Monday, October 5, 2015

'Our whole eunuch civilisation': The horse in 'St. Mawr' by D. H. Lawrence (1925)

Louise is a married woman who calls herself "the harem type" insofar as she is given to relaxation, "only I never want the men inside the lattice." One day, she spies the stallion St. Mawr, an animal intended to be used as a stud but who reportedly didn't "seem to fancy the mares for some reason," and, "already half in love," she wants to buy him for her husband Rico.

"He was of such a lovely red-gold colour, and a dark, invisible fire seemed to come out of him. But in his big black eyes there was a lurking afterthought. Something told her that the horse was not quite happy: that somewhere deep in his animal consciousness lived a dangerous, half-revealed resentment, a diffused sense of hostility. She realised that he was sensitive, in spite of his flaming, healthy strength, and nervous with a touchy uneasiness that might make him vindictive."

A man warns her:

"...every horse is temperamental, when you come down to it. But this one, it is as if he was a trifle raw somewhere. Touch this raw spot, and there's no answering for him. ... If he was a human being, you'd say something had gone wrong in his life. But with a horse it's not that, exactly. A high-bred animal like St. Mawr needs understanding, and I don't know as anybody has quite got the hang of him. I confess I haven't myself."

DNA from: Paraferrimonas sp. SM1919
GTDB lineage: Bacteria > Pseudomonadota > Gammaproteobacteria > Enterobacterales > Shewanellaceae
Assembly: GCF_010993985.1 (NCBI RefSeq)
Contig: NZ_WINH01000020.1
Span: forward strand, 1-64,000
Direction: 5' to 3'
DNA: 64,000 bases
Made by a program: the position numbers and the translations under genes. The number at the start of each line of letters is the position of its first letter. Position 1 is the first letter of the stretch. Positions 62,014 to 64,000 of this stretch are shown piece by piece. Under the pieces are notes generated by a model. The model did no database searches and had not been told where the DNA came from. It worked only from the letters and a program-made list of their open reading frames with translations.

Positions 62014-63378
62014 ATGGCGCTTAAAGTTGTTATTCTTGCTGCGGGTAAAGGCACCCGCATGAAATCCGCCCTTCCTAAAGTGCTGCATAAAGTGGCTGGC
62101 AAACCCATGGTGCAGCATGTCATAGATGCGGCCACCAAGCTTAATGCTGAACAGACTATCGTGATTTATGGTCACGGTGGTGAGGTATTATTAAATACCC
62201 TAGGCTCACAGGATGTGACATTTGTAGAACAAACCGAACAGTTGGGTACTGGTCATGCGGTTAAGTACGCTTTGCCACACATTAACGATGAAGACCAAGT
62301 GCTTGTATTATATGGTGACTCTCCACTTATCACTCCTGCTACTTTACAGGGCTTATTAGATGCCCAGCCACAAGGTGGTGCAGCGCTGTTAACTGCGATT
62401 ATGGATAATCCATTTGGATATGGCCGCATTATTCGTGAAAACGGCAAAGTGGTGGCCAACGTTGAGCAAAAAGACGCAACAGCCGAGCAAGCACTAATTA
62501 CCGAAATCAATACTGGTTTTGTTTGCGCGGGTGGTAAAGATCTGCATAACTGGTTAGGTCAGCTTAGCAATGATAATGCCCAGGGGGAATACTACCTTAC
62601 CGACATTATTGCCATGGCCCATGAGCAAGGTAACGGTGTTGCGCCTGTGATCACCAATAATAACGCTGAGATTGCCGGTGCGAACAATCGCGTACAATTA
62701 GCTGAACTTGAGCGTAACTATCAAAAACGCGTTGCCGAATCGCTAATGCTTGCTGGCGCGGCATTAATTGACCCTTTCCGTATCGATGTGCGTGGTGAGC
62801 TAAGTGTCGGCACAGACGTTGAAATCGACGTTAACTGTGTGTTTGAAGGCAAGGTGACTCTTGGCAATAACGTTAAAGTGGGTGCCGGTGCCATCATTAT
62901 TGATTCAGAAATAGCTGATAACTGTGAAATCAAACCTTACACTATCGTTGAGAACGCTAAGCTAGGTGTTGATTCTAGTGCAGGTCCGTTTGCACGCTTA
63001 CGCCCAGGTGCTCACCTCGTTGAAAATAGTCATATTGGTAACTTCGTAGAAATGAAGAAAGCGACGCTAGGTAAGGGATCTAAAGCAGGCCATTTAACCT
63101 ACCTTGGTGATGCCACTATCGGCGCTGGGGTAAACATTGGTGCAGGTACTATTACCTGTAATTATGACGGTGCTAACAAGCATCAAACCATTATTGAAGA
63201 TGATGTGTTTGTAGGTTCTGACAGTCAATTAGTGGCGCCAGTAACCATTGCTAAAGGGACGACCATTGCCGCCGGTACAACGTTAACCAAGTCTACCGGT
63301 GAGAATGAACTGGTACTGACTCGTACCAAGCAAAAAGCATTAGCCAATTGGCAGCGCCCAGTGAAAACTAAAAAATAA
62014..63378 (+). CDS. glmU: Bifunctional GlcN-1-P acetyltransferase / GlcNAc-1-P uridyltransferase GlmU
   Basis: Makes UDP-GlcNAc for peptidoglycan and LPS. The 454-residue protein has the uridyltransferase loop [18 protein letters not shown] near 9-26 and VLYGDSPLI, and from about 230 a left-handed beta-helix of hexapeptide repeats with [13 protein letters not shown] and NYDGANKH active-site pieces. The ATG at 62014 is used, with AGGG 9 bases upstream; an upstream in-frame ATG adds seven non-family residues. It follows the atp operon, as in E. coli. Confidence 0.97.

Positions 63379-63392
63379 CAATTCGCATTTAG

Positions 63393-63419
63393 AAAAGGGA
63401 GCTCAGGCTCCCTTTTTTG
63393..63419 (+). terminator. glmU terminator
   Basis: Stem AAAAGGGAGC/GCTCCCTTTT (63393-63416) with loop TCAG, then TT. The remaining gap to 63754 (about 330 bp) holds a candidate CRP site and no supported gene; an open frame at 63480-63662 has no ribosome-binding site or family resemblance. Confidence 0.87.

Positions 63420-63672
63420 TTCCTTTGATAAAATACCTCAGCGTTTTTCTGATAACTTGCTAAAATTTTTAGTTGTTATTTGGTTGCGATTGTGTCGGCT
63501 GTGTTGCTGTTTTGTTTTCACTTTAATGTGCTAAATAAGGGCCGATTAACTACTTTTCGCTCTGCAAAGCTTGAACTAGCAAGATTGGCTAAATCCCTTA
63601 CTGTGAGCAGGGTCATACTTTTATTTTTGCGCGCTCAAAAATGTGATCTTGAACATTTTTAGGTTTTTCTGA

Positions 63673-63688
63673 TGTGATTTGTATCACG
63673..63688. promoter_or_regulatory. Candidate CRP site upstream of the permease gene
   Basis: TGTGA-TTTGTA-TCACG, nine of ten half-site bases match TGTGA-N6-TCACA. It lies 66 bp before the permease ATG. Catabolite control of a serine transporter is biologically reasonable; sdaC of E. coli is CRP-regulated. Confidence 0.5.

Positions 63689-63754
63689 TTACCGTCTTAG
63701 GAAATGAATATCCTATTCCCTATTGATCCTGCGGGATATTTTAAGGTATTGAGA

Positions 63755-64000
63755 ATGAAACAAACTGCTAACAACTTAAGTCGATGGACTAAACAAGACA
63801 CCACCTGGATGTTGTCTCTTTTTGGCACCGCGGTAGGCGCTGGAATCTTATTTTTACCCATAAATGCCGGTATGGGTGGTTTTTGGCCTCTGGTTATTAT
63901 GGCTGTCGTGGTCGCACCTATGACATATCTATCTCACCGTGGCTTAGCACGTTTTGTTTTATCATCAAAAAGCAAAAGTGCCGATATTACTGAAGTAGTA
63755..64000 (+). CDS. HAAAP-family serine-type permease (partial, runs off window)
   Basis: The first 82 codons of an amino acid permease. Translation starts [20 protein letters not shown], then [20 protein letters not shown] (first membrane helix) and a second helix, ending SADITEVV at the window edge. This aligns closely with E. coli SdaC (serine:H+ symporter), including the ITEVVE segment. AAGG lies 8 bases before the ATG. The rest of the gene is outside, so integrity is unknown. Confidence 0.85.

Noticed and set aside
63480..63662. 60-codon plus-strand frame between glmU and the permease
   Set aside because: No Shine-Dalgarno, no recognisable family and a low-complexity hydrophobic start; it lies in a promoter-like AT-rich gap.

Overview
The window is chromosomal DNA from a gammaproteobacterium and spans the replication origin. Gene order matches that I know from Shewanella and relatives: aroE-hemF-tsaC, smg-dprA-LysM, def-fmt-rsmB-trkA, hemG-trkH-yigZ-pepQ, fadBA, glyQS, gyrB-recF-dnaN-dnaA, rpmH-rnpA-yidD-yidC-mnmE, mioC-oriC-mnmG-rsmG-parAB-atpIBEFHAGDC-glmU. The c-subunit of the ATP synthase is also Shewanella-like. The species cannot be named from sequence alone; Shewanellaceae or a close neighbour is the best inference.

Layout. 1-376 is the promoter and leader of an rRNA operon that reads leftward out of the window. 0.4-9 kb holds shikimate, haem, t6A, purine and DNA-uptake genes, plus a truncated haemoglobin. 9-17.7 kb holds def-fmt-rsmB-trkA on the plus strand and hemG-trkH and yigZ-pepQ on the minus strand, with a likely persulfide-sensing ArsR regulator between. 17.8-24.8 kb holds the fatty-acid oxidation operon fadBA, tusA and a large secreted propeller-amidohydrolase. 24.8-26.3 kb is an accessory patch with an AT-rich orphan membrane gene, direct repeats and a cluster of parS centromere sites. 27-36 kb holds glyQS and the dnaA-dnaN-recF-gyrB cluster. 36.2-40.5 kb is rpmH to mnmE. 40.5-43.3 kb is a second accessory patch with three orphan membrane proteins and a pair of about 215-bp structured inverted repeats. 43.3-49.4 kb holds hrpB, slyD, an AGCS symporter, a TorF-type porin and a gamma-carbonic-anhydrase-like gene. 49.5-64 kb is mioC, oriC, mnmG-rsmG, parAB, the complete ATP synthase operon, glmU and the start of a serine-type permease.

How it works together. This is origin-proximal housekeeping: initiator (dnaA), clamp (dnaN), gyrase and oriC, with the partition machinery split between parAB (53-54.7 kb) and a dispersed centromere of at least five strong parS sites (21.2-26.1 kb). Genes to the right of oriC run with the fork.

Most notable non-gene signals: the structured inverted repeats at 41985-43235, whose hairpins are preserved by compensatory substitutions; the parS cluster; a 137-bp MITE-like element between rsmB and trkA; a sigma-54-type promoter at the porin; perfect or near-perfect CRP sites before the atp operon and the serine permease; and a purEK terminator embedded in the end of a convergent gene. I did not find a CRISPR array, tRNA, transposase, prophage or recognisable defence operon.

Lou sees it:

"Not any raw spot at all. A battle between two worlds. She realised that St. Mawr drew his hot breaths in another world from Rico's, from our world. Perhaps the old Greek horses had lived in St. Mawr's world. And the old Greek heroes, even Hippolytus, had known it.

"With their strangely naked equine heads, and something of a snake in their way of looking round, and lifting their sensitive, dangerous muzzles, they moved in a prehistoric twilight where all things loomed phantasmagoric, all on one plane, sudden presences suddenly jutting out of the matrix. It was another world, an older, heavily potent world. And in this world the horse was swift and fierce and supreme, undominated and unsurpassed.–"Meet him half-way," Lewis said. But half-way across from our human world to that terrific equine twilight was not a small step. It was a step, she knew, that Rico could never take. She knew it. But she was prepared to sacrifice Rico."

Lou swears that she doesn't want "intimacy," that she is "too tired of it all."

"I love St. Mawr because he isn't intimate. He stands where one can't get at him. And he burns with life. And where does his life come from, to him? That's the mystery. That great burning life in him, which never is dead. Most men have a deadness in them, that frightens me so, because of my own deadness. Why can't men get their life straight, like St. Mawr, and then think?"

She says: "I want the wonder back again, or I shall die."

St. Mawr becomes a tragic figure. A character named Phoenix reports hearing someone say "cut him – else shoot him. Think they cut him – and if he die, he die." St. Mawr is too old to geld. Lou cannot believe it.